A primary source can be anything that gives direct evidence of a topic or event.
In contrast, a secondary source may use primary evidence to analyze, interpret, explain, or comment on that topic or event.
Importantly, whether a source is considered primary or secondary depends on the way you engage with it. For example:
Often, when we think of primary sources, we think of things created for the explicit purpose of documenting a fact or event for posterity. These can include:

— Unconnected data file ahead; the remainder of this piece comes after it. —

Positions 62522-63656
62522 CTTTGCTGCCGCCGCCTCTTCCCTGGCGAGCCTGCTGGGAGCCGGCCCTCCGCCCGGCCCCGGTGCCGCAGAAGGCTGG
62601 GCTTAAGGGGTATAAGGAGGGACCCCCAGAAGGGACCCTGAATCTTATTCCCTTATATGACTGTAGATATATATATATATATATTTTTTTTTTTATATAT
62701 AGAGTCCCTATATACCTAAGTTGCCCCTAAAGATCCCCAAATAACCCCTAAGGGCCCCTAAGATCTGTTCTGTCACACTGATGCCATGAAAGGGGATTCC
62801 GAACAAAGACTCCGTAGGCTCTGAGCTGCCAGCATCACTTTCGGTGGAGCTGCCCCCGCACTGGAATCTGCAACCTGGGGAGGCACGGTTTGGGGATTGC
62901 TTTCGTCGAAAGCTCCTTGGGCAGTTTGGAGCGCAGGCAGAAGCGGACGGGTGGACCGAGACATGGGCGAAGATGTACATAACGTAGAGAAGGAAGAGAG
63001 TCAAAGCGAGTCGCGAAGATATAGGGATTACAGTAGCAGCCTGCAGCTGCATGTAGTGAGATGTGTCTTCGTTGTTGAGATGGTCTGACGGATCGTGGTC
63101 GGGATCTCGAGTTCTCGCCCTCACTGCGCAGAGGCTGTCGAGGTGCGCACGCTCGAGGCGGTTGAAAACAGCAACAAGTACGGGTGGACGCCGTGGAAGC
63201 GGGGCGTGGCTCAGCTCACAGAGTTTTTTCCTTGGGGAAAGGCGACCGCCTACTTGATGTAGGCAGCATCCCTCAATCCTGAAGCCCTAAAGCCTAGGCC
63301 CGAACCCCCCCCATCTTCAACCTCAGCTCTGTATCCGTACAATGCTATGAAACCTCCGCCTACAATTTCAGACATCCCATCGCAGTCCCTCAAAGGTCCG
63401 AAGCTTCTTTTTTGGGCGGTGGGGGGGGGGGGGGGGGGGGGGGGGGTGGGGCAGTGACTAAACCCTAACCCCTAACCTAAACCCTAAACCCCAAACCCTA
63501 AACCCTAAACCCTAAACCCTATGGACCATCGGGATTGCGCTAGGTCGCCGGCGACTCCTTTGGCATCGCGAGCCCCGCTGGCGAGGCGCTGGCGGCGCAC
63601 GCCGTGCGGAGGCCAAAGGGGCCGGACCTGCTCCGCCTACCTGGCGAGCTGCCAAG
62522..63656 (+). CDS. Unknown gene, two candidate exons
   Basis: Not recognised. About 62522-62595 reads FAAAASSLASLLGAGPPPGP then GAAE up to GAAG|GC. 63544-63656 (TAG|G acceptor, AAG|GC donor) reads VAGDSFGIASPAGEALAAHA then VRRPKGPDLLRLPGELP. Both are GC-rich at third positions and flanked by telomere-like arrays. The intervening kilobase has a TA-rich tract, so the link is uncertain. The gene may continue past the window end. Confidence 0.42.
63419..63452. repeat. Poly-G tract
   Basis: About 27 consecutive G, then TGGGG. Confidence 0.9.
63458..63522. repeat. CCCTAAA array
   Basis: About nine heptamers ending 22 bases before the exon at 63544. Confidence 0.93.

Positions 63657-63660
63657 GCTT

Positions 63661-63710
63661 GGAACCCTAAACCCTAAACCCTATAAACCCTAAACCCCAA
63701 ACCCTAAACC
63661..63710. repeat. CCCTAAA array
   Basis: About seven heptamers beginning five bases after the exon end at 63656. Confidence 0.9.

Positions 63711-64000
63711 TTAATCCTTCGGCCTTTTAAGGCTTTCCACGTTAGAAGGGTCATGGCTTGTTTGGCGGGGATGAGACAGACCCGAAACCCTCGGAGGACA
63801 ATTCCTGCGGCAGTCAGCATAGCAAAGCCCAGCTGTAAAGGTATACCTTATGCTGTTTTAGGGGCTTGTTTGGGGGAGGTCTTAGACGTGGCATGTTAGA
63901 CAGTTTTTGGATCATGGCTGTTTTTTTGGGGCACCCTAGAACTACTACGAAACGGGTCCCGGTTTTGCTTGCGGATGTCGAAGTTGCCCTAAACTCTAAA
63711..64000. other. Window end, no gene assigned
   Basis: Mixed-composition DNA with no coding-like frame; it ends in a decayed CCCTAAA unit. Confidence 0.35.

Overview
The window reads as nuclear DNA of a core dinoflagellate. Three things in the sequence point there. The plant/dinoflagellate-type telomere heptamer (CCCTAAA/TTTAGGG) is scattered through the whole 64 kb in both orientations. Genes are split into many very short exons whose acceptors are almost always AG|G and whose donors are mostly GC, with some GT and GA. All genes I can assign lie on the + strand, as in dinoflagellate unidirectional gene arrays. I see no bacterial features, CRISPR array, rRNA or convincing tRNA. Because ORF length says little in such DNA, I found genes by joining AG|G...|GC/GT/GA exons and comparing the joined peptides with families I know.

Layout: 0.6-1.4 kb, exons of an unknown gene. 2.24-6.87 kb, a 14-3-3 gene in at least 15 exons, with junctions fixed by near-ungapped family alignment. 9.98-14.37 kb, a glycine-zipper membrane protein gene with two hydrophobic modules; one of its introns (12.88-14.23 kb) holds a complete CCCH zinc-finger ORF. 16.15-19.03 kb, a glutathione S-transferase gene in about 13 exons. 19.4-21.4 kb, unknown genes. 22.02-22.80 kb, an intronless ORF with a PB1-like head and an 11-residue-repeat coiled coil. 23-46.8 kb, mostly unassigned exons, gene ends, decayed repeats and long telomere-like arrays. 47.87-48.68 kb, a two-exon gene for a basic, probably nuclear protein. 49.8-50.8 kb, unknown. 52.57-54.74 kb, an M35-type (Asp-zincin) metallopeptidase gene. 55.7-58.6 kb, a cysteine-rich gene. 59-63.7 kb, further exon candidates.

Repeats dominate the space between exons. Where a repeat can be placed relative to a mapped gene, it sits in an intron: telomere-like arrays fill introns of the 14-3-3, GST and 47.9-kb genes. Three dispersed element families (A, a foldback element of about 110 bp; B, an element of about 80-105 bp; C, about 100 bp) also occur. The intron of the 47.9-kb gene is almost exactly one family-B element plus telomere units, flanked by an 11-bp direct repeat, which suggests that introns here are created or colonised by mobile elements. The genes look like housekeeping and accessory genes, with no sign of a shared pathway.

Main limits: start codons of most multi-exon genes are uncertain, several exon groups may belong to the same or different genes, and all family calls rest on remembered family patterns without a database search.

However, primary sources also include documents and materials created in the regular course of our lives and work that can now be used as direct evidence of the who, what, where, when, and why of the things we did. These unexpected sources of evidence can include:
Image credits: Material from Emma Fairhurst papers and George Nace papers, University of Colorado Boulder Libraries